The cancellation follows weeks of wrangling between the Russia’s Resources Ministry and Shell over ecological compliance and the ministry promised last week to sue Shell in courts to withdraw all permissions.

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UpstreamOnline: Piebalgs’ concern at Sakhalin moves

By Upstream staff

The European Commission said today that it took “very seriously” a decision by Russia to revoke environmental approvals for the $20 billion Sakhalin 2 oil and gas project led by Shell.

“I take this announcement very seriously indeed,” Energy Commissioner Andris Piebalgs said in a statement, adding that Shell should be given a chance to respond to any concerns of Moscow about the project off Russia’s Pacific Coast.

“I believe that they should be clearly and unequivocally identified by the Russian authorities and Shell must be given an appropriate time to resolve them according to defined and clear criteria, set out in advance,” Piebalgs said.

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UpstreamOnline: Gref claims production sharing ‘outdated’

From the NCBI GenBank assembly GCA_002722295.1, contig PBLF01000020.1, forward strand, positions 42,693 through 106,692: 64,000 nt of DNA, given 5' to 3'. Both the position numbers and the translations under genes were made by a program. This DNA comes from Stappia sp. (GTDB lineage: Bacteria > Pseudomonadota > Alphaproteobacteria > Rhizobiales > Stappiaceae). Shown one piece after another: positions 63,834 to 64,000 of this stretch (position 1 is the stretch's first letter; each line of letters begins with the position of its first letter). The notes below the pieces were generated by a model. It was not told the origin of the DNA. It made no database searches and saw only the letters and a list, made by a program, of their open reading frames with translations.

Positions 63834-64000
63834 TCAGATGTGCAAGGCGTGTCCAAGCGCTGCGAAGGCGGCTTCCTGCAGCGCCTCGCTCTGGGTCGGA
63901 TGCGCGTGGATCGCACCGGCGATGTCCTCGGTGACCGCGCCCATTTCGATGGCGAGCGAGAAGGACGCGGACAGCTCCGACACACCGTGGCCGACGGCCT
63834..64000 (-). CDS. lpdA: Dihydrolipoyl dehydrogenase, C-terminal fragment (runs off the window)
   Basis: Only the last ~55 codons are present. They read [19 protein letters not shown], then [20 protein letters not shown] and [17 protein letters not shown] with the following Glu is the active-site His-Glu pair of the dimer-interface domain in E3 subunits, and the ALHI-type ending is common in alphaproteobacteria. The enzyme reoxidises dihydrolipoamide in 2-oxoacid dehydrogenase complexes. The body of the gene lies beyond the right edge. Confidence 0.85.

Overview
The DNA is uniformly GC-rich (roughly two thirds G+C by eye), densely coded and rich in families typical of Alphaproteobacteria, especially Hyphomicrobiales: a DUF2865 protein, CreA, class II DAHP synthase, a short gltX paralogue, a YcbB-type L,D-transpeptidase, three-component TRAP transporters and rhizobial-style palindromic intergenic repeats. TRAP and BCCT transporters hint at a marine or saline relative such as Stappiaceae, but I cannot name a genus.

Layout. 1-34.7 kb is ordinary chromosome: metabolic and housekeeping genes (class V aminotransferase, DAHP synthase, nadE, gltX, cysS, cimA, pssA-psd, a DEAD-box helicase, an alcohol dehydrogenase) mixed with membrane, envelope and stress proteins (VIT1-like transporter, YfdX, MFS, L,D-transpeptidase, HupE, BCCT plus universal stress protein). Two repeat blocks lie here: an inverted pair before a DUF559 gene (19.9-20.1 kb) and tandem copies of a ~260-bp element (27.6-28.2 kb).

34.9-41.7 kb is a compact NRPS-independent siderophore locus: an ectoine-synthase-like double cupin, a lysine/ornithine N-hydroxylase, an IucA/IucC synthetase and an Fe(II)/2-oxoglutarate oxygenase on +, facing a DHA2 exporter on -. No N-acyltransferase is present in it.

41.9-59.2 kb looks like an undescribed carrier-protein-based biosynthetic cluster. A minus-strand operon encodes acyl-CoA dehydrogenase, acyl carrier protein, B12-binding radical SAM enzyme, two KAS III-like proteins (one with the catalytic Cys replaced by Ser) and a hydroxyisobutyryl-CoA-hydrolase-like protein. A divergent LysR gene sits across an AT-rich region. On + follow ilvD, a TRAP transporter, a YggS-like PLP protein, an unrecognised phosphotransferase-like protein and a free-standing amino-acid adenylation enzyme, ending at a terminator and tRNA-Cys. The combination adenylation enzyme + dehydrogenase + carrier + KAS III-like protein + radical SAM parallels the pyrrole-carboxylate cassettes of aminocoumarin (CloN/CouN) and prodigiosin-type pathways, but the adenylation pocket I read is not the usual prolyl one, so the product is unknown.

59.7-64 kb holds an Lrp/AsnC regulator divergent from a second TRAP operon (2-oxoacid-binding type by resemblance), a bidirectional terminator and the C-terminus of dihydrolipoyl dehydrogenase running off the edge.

By Upstream staff

Russian Economy Minister German Gref said today production sharing deals were an outdated mechanism to attract foreign investment but added that all existing deals should be respected.

The move follows weeks of tensions between the government and Shell, which climaxed yesterday when the Resources Ministry revoked ecological approvals for the second, main phase of Shell’s Sakhalin 2 oil and gas project.

Gref also said the government was not ready to approve all cost overruns at the project after Shell sought government approval to double project costs to $20 billion.

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UpstreamOnline: Gazprom walks away from Shell swap

By Upstream staff

Russian gas monopoly Gazprom has suspended asset swap talks with Shell due to uncertainty surrounding the Anglo-Dutch supermajor’s Sakhalin 2 development.

Gazprom had planned to swap half of a giant Siberian gas field for a 25% stake in Sakhalin 2, the world’s biggest liquefied natural gas project off Russia’s Pacific coast.

“We have learned about the withdrawal of ecological approval (for Sakhalin 2) from the press and it was news to us,” spokesman Sergei Kupriyanov told Reuters.